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The Scratch Community has issues which can range from simple complaints to mass controversies. Several practices, features, and events have shown controversy due to negative reactions from many Scratchers. The following is a list of the most notable.

Note Note: Some controversies on this list may have died down already and are not cared for anymore. They may stay because they were extremely significant in the history of Scratch.


Scratch Website

Remix

Main article: Remix#Controversy

Since the remix feature allows anybody to remix and do anything they want to do to the project, some Scratchers, especially users experienced in art projects, have protested this feature.[1] There have been many complaints of users "stealing art" and "recoloring".[2][3] There have been many suggestions suggesting a feature which allows the user to disable remixing.[4] However, this suggestion has been turned down many times mainly due to the motto and Creative Commons license. Any projects that threaten remixes should be reported.[5]

Add Everything Studios

Main article: Add Everything Studios

Many users have protested against Add Everything studios since they have no exact theme, are extremely popular,[6] and seem to be a "waste of space."[7] Many suggestions to remove AE studios were created, many protest projects were shared, and some sabotages were practiced.[citation needed] The Scratch Team has cooled down the opposition by removing and implementing a few features, such as allowing users to remove their own projects from studios.[8] However, some Scratchers are still unhappy about this. Despite the opposition, they can be very useful[citation needed] because they can be helpful for Scratchers looking for projects to remix and can help projects and users gain attention.

Five Nights at Freddy's

In late 2014, fandom circulating a then-new popular horror game, Five Nights at Freddy's (FNAF), was widespread over Scratch and became a top trend.

However, this received more negative reputation than any other horror media in the past due to intense jumpscares and a gory backstory. People began to protest FNAF and even suggested banning it.[9][10][11][12] The Scratch Team received complaints from parents and teachers, and Scratch was even banned in some schools.[13]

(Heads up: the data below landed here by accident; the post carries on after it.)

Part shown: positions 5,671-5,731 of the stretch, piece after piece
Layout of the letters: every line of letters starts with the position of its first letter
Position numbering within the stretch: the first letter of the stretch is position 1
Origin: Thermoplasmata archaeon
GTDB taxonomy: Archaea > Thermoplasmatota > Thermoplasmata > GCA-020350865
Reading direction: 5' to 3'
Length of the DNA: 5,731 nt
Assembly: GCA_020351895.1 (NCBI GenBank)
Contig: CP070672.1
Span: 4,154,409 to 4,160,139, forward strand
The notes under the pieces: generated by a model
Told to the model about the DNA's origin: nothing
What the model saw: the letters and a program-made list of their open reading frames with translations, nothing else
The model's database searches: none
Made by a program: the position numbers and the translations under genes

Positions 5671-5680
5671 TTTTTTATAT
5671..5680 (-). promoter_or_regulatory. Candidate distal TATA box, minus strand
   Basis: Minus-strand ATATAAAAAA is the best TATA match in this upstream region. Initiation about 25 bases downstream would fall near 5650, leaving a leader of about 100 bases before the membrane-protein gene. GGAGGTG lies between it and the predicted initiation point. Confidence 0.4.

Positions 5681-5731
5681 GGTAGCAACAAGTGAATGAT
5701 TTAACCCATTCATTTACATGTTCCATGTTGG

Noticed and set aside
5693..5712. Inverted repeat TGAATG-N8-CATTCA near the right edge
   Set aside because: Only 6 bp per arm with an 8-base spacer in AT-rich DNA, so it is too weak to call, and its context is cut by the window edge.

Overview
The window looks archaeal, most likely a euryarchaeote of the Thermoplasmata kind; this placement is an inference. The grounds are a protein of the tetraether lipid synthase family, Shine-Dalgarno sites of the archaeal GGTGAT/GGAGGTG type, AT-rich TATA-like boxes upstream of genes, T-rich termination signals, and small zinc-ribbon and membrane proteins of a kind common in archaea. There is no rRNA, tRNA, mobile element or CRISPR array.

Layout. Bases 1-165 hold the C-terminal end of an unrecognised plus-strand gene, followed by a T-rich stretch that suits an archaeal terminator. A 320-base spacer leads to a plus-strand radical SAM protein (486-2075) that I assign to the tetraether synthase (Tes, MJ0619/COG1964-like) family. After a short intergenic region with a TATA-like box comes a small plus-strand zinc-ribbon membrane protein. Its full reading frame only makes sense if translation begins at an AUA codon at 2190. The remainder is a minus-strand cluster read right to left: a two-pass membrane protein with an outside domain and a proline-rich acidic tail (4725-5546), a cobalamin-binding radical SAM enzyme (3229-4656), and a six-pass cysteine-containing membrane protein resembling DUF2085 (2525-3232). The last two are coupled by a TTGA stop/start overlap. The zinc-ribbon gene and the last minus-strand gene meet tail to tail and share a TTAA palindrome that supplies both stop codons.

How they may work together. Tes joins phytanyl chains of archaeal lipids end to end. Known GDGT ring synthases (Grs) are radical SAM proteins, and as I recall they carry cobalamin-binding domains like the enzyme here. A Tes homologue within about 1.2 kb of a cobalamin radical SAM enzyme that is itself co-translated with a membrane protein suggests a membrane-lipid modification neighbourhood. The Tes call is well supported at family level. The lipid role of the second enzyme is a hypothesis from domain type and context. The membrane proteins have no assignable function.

It has been declared that FNAF will not be banned and will be still allowed since it's possible to create a FNAF project that still follows the Community Guidelines. However, FNAF projects are marked as Not For Everyone, meaning they won't show up in search results.

We're not going to ban all FNAF projects out of hand because we think it is possible to make a project about it without going against the Community Guidelines. We will, of course, continue to moderate the site and hope that if you find *any* projects that you think are inappropriate for Scratch, you will click on the report button and let the moderators know.

But step back a bit and evaluate what you are looking at before deciding. Is it really too scary? Or is it just scary because somebody told you that everything FNAF-related is super scary? Try to be objective.

– Paddle2See[14]

On November 16, 2015, speakvisually announced that FNAF led to mass issues such as some school districts banning Scratch and nightmares which means that restrictions will be laid out to these projects and projects with jumpscares and frightening content will be unshared.[15] However, this caused complaints from the fandom of FNAF,[16] which led to an exaggeration that FNAF was "banned" (more likely due to misunderstanding) and flaming in the announcement topic.

Fame

Main article: Fame

Users competing for fame tend to use Scratch as more of a social media account and focus on earning followers, instead of using Scratch to "imagine, program, share."[citation needed]

Follow4Follow

Main article: Follow4Follow

The "Follow4Follow" (commonly abbreviated as F4F) practice, in which a user asks for a follow in return for a follow, has been strongly disapproved by the community.[17][18] There is nothing in the Community Guidelines that says not to do follow4follow, but it is frowned upon by most users as it is seen as an easy way to get more followers, which isn't what Scratch is about.

Ban

Main article: Ban

Often, users complain about the Scratch Team unfairly blocking users.[19] This is especially the case with popular Scratchers.[citation needed] Whilst the Scratch Team does occasionally make mistakes, it should be noted that they don't enjoy blocking and that they prefer not to do it, if at all possible. They do not block Scratchers "just because it's fun",[unattributed quote] or block specific users because they don't like them, and always try to be fair.[citation needed]

Warriors